Slideshow Most-Read Stories of 2015

  • January 04 2016, 11:00pm EST
11 Images Total

From exposés of the Consumer Financial Protection Bureau's wrangling with auto lenders to analyses of the banks' technological experimentation and retooling, these are American Banker's most popular stories of 2015.

<a href="" target="_blank">Why Banks Are Testing Bitcoin's Blockchain (Without Bitcoin)</a>

"Ask a U.S. banker about the prospects for Bitcoin, a digital currency with no trusted central authority or mechanism to reverse transactions, and you're likely to get a lukewarm answer. But financial institutions are increasingly taking an interest in Bitcoin's recordkeeping system, known as the blockchain…"

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<a href="" target="_blank">Why Regions Is No. 1 with Customers in the Bank Reputation Rankings</a>

"It's really simple: do the right thing every day, in every decision and with every customer interaction." — Regions CEO Grayson Hall

<a href="" target="_blank">CFPB Nears Landmark Victory Against Three Large Auto Lenders</a>

"Under the proposed deals, Honda, Toyota and Nissan's financing arms would agree to cut the price discretion that they offer dealers by roughly half of their current rates. … [S]uch an agreement would be a significant victory for the CFPB, which until now has struggled in its efforts to curb pricing discretion."

<a href="" target="_blank">Bank Reputations on the Rise, Our 2015 Rankings Show</a>

"Synovus Financial Chairman and CEO Kessel Stelling says that investments in technology, a branding campaign and lots of community outreach likely contributed to the 'excellent' reputation the company enjoys with customers."

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<a href="" target="_blank">The Inside Story of the CFPB's Battle Over Auto Lending</a>

"The Consumer Financial Protection Bureau has struggled internally with how to end potential discrimination in auto lending, including debating whether it should cite a large lender in the hope of effectively ending the ability of partnering dealers to mark up loans with all lenders. In a series of internal documents reviewed by American Banker, agency officials wrestle with the practice of dealer markup…"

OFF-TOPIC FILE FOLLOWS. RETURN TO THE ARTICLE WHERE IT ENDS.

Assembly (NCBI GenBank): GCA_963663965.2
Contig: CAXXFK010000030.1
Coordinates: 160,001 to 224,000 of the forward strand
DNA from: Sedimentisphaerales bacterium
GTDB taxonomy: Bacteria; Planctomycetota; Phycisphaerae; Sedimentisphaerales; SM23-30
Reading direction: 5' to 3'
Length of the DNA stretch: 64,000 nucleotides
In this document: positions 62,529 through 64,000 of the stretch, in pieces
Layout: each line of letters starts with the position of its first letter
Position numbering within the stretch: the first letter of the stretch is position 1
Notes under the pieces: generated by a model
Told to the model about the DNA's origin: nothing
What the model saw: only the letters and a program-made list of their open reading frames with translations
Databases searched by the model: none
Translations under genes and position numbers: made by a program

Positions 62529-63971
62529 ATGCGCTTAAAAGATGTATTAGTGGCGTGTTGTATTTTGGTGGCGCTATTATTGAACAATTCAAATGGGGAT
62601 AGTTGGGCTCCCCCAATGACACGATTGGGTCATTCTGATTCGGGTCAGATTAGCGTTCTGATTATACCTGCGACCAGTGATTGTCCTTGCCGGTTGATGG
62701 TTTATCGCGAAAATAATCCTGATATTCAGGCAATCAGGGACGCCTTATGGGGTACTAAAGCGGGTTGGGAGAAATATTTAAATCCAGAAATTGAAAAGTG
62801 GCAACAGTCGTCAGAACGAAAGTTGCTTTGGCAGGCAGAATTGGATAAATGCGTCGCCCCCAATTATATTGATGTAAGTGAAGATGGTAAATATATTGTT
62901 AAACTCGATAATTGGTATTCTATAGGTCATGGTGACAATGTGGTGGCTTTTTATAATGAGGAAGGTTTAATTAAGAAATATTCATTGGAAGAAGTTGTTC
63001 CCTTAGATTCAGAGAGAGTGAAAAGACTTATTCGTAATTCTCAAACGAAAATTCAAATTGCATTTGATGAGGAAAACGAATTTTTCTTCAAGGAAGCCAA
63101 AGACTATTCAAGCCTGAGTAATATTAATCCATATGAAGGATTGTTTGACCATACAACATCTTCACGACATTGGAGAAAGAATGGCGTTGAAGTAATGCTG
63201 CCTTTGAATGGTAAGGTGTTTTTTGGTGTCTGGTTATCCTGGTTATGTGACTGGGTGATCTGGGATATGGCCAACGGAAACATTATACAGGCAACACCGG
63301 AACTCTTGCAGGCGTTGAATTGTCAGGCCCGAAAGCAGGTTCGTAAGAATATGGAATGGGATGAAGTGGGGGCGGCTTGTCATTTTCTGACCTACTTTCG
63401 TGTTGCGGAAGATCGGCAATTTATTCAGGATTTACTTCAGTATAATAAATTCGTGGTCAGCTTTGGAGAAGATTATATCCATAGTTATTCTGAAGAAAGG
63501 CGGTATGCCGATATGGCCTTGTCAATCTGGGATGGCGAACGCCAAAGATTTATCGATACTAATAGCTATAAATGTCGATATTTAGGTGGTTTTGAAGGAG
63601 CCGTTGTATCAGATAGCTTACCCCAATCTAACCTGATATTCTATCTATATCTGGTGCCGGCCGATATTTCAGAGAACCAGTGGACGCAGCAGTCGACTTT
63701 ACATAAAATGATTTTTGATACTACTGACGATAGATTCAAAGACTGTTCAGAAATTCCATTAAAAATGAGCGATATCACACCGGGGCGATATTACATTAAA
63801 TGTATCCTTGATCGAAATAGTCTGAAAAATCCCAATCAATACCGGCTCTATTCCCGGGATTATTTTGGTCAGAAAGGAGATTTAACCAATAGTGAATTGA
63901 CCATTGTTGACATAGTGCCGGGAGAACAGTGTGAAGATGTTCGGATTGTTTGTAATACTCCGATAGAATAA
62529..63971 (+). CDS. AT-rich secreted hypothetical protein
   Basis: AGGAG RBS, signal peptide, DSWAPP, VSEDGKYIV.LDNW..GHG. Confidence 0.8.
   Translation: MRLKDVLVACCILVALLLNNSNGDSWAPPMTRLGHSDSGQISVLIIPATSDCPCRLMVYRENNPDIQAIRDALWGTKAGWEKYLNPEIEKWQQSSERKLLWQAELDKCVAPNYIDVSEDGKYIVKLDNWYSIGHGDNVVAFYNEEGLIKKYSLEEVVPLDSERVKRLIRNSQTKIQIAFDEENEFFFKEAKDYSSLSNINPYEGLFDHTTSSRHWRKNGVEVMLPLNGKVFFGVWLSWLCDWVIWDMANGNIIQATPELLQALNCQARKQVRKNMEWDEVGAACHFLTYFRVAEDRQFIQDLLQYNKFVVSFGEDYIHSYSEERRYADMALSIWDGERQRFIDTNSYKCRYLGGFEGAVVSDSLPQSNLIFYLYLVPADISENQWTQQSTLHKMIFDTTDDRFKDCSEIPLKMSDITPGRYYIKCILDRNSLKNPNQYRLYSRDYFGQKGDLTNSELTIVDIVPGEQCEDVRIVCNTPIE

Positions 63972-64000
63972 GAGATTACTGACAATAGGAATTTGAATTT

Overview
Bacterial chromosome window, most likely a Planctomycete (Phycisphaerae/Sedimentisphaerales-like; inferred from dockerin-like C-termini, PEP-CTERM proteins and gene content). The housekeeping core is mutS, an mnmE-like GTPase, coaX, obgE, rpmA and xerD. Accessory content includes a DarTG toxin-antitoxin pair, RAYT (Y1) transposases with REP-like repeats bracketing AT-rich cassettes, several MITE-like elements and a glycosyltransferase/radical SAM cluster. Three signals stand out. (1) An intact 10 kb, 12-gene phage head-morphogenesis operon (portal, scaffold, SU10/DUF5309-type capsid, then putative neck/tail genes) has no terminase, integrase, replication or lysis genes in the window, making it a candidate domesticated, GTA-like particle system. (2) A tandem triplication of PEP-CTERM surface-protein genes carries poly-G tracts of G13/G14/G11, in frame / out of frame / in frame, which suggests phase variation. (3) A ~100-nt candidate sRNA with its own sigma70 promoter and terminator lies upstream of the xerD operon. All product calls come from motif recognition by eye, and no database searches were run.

<a href="" target="_blank">Deutsche Bank Tech Chief Overhauls 145-Year-Old Global Giant</a>

"Kim Hammonds is modernizing Deutsche Bank's technology with a set of dramatic choices to outsource some functions, bring others in-house and work extensively with tech startups." (Editor's note: Hammonds later was promoted to chief operating officer.)

<a href="" target="_blank">Digital Banker of the Year: Citi's Heather Cox</a>

"As Citigroup's chief client-experience, digital and marketing officer for the global consumer bank, Cox is focused on achieving her vision as a financial services exec: to help a more than 200-year-old institution adopt a modern attitude toward technology amid mounting regulatory and risk obstacles."

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<a href="" target="_blank">Is Dodd-Frank <em>Really</em> Killing Community Banks?</a>

"While it's clear that the banking industry continues to shrink, how big a role Dodd-Frank is playing in the decline is debatable. … Other economic and market forces … are contributing to industry consolidation."

<a href="" target="_blank">Nasdaq Signals Confidence in Bitcoin, Not Just the Blockchain</a>

"Critics often pay Bitcoin a backhanded compliment by calling it the Napster of finance. The underlying technology may change how business is done, they say, but the system itself isn't long for this world. Now the Nasdaq stock exchange is challenging that conventional wisdom by not only testing Bitcoin's much-vaunted blockchain technology, but doing so on the Bitcoin network." (Editor's note: Months later, the Nasdaq shifted gears and went with a private blockchain.)

<a href="" target="_blank">CFPB Overestimates Potential Discrimination, Documents Show</a>

"In a series of private documents that were reviewed by American Banker, CFPB officials repeatedly acknowledge its methodology could overcount the potential discrimination by firms, but say they prefer that to the alternative where bias is underestimated. … '[A[lthough there may be some risk of overestimating disparities, the alternative presents an equal (and perhaps greater) risk of underestimating disparities and thus consumer harm,' Patrice Ficklin, assistant director of the CFPB's Office of Fair Lending, stated in a memo to agency officials."